Students lead 20% immigration rise
Net migration to the UK soared by more than 20% last year, fuelled by growing numbers of overseas students and a drop in the number of Britons leaving to live abroad, figures have shown.
The increase was bad news for the Government, given its aim of reducing net immigration to "tens of thousands, rather than hundreds of thousands", the left-leaning Institute for Public Policy Research (IPPR) said.
Net long-term immigration rose to 196,000 last year from 163,000 in 2008, the Office for National Statistics (ONS) figures showed. While 4% fewer people arrived in the UK last year - 567,000 compared with 590,000 in 2008 - the number who left fell further, by 13% to 371,000.
The number of visas issued to students rose 35% to 362,015 in the year to June, other Home Office figures showed. The overall number of visas issued was also up, by 8%, and broke the two million mark, rising to 2,076,925, compared with 1,917,460 in the year to June 2009.
But there was an 18% fall in visas for highly-skilled workers - down to 28,410 from 34,555 - and a 9% drop in the number of visas for skilled workers - down to 66,140 from 72,570. The number of temporary employment visas was also down 17% to 66,495 from 79,890 in the year to June 2009.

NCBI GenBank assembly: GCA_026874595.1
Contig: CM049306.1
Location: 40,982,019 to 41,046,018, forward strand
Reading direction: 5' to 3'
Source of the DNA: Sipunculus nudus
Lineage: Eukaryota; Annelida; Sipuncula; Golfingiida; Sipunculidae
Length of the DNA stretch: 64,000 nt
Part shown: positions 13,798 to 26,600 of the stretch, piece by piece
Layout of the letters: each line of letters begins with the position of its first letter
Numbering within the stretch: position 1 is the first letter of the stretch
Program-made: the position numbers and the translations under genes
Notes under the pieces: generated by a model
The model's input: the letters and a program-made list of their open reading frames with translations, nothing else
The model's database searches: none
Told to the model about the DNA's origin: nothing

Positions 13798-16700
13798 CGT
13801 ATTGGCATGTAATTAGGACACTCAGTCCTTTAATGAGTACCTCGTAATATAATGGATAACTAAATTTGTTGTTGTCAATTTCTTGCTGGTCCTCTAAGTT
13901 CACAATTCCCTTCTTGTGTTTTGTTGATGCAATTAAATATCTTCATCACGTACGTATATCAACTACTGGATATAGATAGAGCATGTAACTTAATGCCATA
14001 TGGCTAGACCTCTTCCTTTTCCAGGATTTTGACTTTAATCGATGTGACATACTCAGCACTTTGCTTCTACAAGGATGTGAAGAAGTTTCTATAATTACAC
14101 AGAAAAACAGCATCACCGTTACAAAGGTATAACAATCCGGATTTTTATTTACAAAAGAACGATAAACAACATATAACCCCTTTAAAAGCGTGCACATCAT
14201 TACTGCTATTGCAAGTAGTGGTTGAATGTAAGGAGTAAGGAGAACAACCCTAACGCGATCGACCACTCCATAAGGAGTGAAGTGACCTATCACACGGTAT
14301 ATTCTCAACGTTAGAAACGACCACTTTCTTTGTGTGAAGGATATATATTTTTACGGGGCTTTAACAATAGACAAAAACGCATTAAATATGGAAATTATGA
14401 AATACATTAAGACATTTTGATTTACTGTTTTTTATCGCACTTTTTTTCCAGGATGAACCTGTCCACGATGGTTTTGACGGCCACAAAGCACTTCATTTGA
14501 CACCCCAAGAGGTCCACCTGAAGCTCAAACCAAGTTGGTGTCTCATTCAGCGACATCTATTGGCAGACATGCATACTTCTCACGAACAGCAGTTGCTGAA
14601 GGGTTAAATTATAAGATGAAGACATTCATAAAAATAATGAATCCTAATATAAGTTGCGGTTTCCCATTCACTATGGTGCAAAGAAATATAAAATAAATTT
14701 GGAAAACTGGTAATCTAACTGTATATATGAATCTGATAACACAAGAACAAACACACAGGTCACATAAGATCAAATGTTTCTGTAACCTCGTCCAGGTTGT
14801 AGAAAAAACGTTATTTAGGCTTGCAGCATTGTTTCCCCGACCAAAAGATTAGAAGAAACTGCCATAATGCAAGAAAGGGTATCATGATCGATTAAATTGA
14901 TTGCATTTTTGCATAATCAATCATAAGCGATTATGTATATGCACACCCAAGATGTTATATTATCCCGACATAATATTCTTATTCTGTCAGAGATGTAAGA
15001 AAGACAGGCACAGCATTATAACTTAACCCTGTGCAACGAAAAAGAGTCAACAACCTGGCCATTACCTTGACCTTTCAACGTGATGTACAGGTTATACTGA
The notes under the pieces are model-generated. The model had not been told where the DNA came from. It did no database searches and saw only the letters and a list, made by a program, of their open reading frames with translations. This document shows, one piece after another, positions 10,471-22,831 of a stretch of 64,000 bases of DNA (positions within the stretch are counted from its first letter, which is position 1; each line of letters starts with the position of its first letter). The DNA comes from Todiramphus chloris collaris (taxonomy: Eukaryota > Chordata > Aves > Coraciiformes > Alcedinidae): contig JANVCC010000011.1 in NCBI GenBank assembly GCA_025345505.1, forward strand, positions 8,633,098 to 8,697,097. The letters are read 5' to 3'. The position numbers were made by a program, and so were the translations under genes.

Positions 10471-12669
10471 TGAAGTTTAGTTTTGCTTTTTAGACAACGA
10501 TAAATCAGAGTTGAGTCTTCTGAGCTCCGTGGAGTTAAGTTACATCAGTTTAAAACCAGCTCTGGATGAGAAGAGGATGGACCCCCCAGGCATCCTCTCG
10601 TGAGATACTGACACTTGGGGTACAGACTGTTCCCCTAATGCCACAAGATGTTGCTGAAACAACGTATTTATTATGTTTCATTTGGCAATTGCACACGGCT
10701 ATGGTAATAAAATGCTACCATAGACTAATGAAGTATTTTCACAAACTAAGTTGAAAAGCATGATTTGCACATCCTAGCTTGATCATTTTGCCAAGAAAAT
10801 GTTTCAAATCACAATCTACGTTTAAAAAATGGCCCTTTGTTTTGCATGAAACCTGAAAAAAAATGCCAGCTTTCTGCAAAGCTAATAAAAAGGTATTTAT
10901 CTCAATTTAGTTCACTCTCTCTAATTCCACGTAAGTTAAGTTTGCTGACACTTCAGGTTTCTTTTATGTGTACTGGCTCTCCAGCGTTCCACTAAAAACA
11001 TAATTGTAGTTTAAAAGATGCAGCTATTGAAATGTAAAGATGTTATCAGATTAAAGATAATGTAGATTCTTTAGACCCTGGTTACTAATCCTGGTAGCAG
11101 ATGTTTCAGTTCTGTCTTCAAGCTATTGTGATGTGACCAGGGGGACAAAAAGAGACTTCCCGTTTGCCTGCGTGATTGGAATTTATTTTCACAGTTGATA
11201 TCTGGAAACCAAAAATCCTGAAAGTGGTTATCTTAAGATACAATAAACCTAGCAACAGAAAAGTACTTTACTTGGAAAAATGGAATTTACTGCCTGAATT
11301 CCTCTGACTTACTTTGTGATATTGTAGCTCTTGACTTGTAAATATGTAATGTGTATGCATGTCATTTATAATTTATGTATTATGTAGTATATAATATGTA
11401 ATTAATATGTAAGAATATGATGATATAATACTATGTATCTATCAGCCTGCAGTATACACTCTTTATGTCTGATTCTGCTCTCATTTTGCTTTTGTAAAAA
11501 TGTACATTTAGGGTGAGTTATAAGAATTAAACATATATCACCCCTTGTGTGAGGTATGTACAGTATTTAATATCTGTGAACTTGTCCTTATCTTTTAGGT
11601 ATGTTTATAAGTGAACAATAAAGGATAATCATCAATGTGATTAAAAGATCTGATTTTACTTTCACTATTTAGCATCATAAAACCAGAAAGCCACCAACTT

The figures also showed the number of people granted settlement in the UK rose 37% to 224,390 in the year to June, up from 163,660 in the year to June 2009.
The Government's objective of cutting net immigration was "becoming harder to reach", the IPPR said. "Meeting it looks likely to have serious economic costs for the UK, and may not deliver the political result that the Government seeks."
Immigration minister Damian Green said the figures showed why the UK "must tighten our immigration system in order to reduce net migration to manageable levels".
Mr Green added that the Government was still committed to reducing the level of net migration to "tens of thousands each year, not hundreds of thousands".
But Sir Andrew Green, chairman of campaign group Migrationwatch UK, said: "If we are to stem the inexorable rise of our population to 70 million within 20 years, of which 68% will be the result of immigration, economic migrants should be expected to leave after four years and their departure recorded."